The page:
Video producers can secure OTT content against piracy with client-side watermarking

Watermarking solutions are extensively being used today to secure video content from illegal distribution. These approaches can be implemented either on the client side, server side, or a combination of the two (“hybrid”).

In the client-side watermarking approach, the content server sends a unique content copy to all users through broadcasting channels without the need to generate unique watermarking copies. The use of a broadcasting system eliminates bottlenecks associated with computational burden and bandwidth requirements which are generally faced on the server side and network node. Client-side solutions are securely integrated with media players or embedded in lightweight and versatile hardware. Further, the watermark extraction process can be performed within a minute (compared to up to 15 minutes in server-side applications) making them highly suitable for preventing live sports streaming piracy.

However, since client devices cannot be trusted completely, there is a need to devise solutions that prevent malicious users from accessing the original content or inserting the watermark. Secure video watermarking embedding is a novel approach that has been developed to address this concern. Here, while the server transmits the same encrypted version of the original asset to all the clients, a client-specific secret is used to decrypt the content as well as embed a personalized watermark, thereby creating a uniquely watermarked version of the content.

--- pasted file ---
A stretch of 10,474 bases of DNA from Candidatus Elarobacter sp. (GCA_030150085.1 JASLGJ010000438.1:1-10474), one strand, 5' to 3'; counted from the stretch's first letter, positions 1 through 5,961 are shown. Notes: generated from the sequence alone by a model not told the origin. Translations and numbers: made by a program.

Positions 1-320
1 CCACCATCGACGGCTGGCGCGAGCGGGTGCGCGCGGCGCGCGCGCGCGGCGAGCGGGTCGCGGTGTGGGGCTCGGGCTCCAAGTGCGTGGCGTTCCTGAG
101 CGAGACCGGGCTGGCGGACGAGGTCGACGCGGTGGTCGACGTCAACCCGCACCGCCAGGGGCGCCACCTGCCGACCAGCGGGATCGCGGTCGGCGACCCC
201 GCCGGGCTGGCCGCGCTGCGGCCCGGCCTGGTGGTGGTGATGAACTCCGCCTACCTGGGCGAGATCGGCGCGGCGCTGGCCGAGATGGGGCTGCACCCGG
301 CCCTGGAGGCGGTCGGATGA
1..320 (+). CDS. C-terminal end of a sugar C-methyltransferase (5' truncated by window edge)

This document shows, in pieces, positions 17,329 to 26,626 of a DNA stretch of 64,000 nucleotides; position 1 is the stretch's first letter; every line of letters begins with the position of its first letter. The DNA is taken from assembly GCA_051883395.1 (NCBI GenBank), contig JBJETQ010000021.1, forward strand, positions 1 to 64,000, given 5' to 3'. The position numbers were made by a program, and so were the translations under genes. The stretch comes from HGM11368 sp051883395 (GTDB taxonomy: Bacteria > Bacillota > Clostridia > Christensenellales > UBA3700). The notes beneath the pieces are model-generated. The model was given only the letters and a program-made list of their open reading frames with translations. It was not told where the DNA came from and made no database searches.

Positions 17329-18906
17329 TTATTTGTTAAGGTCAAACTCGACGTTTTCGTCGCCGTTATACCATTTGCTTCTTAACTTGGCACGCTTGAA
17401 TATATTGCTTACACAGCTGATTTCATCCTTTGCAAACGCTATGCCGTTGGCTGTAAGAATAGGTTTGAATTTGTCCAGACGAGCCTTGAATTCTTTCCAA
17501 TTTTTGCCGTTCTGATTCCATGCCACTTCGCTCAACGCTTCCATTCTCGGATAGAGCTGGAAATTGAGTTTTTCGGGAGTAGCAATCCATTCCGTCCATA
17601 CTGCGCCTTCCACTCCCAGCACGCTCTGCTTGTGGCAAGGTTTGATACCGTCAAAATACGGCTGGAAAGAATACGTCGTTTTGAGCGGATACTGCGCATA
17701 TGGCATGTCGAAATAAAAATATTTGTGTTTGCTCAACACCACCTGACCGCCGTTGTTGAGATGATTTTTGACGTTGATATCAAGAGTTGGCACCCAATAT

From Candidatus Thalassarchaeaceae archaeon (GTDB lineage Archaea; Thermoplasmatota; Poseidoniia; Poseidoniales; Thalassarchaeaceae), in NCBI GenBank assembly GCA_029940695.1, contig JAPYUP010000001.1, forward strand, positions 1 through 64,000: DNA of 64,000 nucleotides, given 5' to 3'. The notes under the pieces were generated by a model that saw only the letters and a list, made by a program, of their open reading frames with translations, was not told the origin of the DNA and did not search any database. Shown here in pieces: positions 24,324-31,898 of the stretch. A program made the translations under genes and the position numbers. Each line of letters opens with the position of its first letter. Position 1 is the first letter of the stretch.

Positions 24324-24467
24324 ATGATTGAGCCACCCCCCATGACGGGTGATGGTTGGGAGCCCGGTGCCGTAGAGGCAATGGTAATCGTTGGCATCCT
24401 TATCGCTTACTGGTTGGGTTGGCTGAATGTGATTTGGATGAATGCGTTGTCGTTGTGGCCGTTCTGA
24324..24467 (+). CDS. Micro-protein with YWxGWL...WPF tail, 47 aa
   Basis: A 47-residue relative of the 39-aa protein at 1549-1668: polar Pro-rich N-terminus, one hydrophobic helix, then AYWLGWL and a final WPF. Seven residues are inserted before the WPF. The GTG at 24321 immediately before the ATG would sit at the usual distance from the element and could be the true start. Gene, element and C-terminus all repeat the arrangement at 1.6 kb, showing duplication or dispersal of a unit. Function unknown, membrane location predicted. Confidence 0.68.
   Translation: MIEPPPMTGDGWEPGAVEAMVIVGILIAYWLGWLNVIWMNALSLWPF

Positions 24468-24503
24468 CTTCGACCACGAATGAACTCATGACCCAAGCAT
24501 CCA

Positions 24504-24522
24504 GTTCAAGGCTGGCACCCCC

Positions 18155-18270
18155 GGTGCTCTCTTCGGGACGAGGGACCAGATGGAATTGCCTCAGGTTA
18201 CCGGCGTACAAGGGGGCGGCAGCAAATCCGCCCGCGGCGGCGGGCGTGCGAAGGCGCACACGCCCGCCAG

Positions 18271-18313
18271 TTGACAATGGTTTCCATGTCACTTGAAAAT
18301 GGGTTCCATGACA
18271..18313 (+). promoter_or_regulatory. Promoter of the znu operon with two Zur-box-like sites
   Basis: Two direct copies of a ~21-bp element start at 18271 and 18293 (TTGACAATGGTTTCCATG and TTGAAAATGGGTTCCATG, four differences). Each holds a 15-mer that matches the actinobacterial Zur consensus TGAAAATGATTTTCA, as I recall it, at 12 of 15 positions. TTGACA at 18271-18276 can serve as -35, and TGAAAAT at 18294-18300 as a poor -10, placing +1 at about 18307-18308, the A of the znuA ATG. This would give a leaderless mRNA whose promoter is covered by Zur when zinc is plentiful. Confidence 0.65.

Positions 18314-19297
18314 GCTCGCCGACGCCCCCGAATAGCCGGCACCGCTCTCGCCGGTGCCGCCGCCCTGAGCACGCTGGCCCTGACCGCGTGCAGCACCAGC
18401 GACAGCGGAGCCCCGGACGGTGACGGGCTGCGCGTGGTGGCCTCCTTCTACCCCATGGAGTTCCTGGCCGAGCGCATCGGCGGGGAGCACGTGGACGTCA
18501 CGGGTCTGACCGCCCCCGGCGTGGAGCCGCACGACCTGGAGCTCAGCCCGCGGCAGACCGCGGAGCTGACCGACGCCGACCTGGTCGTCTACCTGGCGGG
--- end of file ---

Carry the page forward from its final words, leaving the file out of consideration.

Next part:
In addition, client-side watermarking also exposes the watermarking logic which can be tampered with to bypass watermarking. This can be achieved by reverse-engineering the exposed JavaScript code or by modifying the DOM (document object model). DOM modification can be done by changing, introducing, or removing visual elements in the application.

Therefore, additional tamper-proofing solutions must be employed to secure DRM protected content. To tackle JavaScript reverse engineering, the agent’s code must be protected by using JavaScript obfuscation along with anti-debugging and anti-tampering techniques. They break the web layer in the event of an attack and thereby prevent code analysis. DOM tampering, on the other hand, can be addressed by real time monitoring of the DOM to detect and block any kind of watermark tampering attempt. In addition, web page monitoring solutions can be employed to detect modifications in the DOM (changes to HTML elements or CSS properties) irrespective of the delivery mechanism.

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